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Thursday, 13 December, 2012 - 8:14 am

Ah what a time of year, Chanukah!  The smell of Latkes, the cool crisp air, the light of the Menorah shining in the window!  And for many - presents!

Chanukah is what has become called a minor holiday.   Rosh Hashanah, Yom Kippur, Sukkot, Passover and Shavout are the major ones with many Biblical obligations and prohibitions making it much like Shabbat.  Chanukah and Purim are in a category of their own.  We go to work and really but for the unique Mitzvot of the holiday it is very much the same as any other day.  In more recent years as the world around us has become more colorful with lights on houses, displays in the lawns, and the endless sales all advertised with the greed, red and white we the Jewish people have embraced some of those gift giving traditions as well.

I'm not the preachy type, but perhaps we should look at the special light of the Menorah and the contrast to the vast lights around us particularly during this season.  We pride ourselves with the knowledge that our little light represents something far more powerful than all the wattage contained in the many bulbs around us.  Well then, perhaps if we looked at the giving tradition of the holiday of Chanukah, we would see its power too.

The giving tradition of Chanukah is giving Chanukah Gelt.  Not the chocolate type, but real money.  For many the tradition was to give gelt once during the Chanukah.  The Chabad Rebbes would have a "latke uvent" (latke evening) on the fifth light of Chanukah where their families would gather, eat latkes, and share stories.  The Rebbe would give gelt to the family on the evening.  Our Rebbe encouraged that we should give Chanukah gelt every night of Chanukah, to all in our immediate sphere of influence, spouses, children and employees.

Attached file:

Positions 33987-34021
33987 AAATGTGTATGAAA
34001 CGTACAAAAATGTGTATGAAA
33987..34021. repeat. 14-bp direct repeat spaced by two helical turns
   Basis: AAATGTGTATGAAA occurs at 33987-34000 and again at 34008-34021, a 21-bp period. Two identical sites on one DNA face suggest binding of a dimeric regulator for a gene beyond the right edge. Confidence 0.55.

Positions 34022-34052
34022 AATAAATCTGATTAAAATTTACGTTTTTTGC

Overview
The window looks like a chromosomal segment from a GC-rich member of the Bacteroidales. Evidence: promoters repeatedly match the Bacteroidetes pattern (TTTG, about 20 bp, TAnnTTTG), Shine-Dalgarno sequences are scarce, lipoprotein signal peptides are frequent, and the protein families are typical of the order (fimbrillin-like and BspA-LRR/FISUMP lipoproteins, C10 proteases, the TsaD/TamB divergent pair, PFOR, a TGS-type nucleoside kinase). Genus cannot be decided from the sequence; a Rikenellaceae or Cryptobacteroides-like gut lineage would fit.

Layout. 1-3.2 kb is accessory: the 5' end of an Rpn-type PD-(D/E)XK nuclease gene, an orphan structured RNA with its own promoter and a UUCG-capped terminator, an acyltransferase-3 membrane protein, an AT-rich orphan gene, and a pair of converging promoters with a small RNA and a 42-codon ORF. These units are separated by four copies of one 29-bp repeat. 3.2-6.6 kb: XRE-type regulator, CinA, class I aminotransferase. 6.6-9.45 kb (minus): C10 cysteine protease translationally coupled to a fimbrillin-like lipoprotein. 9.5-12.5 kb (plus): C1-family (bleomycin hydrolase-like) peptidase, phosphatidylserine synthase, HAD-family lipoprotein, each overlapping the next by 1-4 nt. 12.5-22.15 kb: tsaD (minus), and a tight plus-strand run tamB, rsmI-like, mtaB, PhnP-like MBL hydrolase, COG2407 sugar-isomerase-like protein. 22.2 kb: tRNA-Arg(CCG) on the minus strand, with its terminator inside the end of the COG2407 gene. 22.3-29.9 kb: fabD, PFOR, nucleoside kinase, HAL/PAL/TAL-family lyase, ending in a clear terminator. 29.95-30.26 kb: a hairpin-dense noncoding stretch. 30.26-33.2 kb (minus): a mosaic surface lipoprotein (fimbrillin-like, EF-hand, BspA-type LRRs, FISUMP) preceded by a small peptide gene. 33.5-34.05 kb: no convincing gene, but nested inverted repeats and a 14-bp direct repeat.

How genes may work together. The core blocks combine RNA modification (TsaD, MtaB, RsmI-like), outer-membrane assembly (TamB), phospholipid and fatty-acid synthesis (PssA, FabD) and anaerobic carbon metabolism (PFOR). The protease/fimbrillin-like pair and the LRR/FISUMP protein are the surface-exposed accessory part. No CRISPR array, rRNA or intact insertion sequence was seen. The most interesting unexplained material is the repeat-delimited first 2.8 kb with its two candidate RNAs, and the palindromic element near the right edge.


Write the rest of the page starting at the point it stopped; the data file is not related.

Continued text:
Why the big deal with money?  Chanukah means dedication.  It represents the rededication of the Temple in Jerusalem that had been desecrated by the Greek Hellenist Armies.  The Temple was an edifice made of stone, wood and gold all transformed into objects of holiness.  In a similar vein our Jewish lives are about taking the material world around us and dedicating it to holiness.  Money itself can often times be overlooked as a means to an end.  As the means to purchasing the material which is then transformed into holiness. 

Chanukah gelt represents taking the actual vehicle and by using it in the act of a Mitzvah or fulfillment of a tradition the money itself becomes holy.  Furthermore, we teach the children through this and dedicate them to our Jewish values and tradition.

The Rebbe added an element to this.  The Rebbe would give two coins, one for the child to give to charity and the other to do as he/she pleased.  In this manner the child became owner over the money felt the pride in giving away their money to a worthwhile cause but also benefited from the money.

So this Chanukah as we gather around the small but powerful light of our Menorah, let's reignite the tradition that is uniquely ours, the giving of Chanukah gelt!

Happy Chanukah!  

Rabbi Kushi Schusterman 

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